Maliki says Iraq secure for expanded UN role

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UNITED NATIONS, Sep 23 (Reuters) Iraqi Prime Minister Nuri al-Maliki met ministers from world powers and neighboring countries after telling the UN Secretary General he could guarantee security for a broader UN role in Iraq.

Ministers from Iraq, its neighbors and world powers met at UN headquarters, with Washington expected to press for implementation of a Security Council resolution passed last month on raising the role of the world body in Iraq.

The meeting on the sidelines of the UN General Assembly brought US Secretary of State Condoleezza Rice together with her Iranian counterpart, Manouchehr Mottaki, at a time of tension over Iran's nuclear ambitions. Washington also accuses Iran of backing militants in Iraq.

At US and British urging, the Security Council last month voted to assign the United Nations an expanded political role in Iraq, including promoting reconciliation between rival factions and dialogue with neighboring countries.

''The security situation has improved a lot in Baghdad,'' Maliki told reporters after meeting earlier with UN Secretary-General Ban Ki-moon. ''We are going to be able to provide security to the U.N.

in a way that will allow it to perform its role in an effective manner,'' he said.

Many UN officials are deeply concerned about sending more staff to Iraq, remembering a bomb that destroyed its office in Baghdad in August 2003 and killed 22 people, including mission chief Sergio Vieira de Mello.

The UN Staff Union wants Ban not to deploy more people in Iraq and withdraw those there now.

Yesterday's meeting, co-chaired by Maliki and Ban, included members of the Security Council, Iraq's neighbors, members of the Group of Eight leading industrial nations and representatives of regional and international organizations.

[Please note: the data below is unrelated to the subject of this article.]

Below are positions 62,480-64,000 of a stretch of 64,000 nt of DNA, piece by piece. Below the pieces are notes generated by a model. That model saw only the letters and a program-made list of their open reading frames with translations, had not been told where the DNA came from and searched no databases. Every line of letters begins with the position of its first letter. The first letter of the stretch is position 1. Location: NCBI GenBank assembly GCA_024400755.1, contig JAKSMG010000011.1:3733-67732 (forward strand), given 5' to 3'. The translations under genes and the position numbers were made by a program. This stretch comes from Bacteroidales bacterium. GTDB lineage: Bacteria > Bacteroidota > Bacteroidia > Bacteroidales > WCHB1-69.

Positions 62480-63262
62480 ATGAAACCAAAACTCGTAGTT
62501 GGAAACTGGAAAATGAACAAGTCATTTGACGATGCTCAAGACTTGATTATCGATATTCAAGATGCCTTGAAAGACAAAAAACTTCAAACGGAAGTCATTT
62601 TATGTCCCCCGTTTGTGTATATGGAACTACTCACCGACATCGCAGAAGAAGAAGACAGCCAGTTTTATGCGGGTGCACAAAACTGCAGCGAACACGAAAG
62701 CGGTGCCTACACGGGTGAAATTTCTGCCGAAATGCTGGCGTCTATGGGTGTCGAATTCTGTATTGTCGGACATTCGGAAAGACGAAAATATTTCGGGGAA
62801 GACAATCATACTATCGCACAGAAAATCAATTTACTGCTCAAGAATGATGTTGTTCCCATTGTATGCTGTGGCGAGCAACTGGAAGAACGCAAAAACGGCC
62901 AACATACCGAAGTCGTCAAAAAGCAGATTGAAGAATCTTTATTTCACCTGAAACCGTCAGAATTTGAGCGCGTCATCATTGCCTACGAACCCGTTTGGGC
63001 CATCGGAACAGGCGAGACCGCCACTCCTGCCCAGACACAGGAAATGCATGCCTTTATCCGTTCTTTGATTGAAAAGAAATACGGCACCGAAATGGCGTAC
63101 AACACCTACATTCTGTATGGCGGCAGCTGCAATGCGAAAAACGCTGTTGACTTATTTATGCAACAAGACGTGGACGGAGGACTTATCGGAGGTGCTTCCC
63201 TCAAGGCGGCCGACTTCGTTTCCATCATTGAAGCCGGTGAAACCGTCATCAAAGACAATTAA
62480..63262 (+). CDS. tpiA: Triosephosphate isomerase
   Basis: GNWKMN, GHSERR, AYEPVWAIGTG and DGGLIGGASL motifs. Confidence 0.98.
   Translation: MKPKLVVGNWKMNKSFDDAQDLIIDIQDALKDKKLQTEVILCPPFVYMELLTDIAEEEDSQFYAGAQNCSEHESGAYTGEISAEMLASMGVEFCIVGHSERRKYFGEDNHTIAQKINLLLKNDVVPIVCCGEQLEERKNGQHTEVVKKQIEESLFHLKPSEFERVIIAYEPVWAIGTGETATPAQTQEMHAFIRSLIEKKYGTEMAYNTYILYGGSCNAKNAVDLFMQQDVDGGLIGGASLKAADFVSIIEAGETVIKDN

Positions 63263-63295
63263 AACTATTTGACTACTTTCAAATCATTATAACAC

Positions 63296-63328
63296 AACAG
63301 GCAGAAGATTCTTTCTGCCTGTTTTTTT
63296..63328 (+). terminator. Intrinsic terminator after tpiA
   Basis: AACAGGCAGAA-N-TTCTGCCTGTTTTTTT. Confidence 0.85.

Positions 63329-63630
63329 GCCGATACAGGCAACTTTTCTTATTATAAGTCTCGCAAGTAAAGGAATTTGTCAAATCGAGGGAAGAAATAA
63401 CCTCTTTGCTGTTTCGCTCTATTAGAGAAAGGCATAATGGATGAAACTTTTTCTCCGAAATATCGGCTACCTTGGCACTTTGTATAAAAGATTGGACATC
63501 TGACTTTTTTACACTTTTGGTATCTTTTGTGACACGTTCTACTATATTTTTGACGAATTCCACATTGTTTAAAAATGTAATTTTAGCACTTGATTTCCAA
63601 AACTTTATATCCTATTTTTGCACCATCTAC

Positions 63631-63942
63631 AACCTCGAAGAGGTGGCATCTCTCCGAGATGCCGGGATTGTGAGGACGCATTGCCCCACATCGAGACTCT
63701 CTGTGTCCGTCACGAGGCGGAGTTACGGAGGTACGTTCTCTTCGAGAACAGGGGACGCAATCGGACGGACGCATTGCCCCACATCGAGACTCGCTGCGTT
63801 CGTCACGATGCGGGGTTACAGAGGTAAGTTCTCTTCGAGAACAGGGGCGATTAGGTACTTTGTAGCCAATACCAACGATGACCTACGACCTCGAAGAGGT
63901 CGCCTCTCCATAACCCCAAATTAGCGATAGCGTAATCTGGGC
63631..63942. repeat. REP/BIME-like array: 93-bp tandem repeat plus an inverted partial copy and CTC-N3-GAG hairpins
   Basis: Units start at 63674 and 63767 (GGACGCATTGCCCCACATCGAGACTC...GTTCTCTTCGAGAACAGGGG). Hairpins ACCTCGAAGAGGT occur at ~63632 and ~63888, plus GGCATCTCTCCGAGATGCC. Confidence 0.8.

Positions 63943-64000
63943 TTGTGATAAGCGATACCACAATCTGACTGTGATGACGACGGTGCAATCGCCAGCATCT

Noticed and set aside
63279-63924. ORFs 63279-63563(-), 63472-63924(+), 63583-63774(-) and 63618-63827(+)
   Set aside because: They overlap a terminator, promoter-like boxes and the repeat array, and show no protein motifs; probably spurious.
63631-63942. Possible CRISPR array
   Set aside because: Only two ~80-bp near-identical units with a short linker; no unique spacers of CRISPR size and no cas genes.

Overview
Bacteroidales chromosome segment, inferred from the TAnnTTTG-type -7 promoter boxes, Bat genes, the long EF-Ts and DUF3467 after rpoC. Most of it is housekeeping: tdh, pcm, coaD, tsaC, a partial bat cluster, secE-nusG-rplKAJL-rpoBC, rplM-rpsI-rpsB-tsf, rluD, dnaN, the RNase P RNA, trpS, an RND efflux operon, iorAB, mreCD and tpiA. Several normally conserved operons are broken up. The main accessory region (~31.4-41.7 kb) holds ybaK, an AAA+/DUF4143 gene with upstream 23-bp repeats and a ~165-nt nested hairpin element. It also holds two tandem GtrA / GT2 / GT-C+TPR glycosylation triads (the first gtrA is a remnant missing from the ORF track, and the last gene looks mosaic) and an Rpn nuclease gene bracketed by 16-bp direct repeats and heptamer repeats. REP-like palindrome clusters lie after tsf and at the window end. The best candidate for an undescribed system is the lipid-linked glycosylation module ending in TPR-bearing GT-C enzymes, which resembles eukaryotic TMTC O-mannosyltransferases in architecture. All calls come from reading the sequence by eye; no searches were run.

''Secretary Rice will urge Iraq's international partners to follow through on their pledges on financial and debt relief to Iraq,'' said Kristen Silverberg, US assistant secretary for International Organization Affairs.

BUSH UNDER PRESSURE US President George W Bush boosted American troop levels this year to try to stabilize Baghdad and create a climate for political reconciliation between Iraq's Shi'ite and Sunni populations. But the Iraqi government has failed to meet several benchmarks for political reconciliation.

Bush recently backed a recommendation by the US commander in Iraq, Gen. David Petraeus, to withdraw 20,000 troops by next July from 169,000 now in Iraq.

US and British officials deny their aim is to unload Iraq's political problems on the United Nations, then pull forces out. But they want the UN to take a shot at peacemaking, especially in recruiting help from neighboring nations.

Ban has already initiated a compact for Iraq that sets benchmarks for Baghdad in exchange for debt forgiveness.

Previous multilateral meetings on Iraq have provided rare opportunities for US officials to meet representatives of Iran and Syria, nations Washington accuses of meddling in Iraq by supporting militant groups.

In May, Rice exchanged greetings with Mottaki in Sharm El-Sheikh, Egypt, during a conference on debt relief and other measures to support Baghdad. yesterday's meeting will address whether countries have met pledges made then.

Maliki said there was no direct meeting scheduled between Rice and Mottaki in New York but ''if circumstances allowed, we will work to make this meeting happen.'' Western diplomats acknowledge Shi'ite Muslim Iran is an influential force in Iraq, both as a neighbor and because of its links with elements in the Shi'ite-led Iraqi government.

REUTERS AK PM0437

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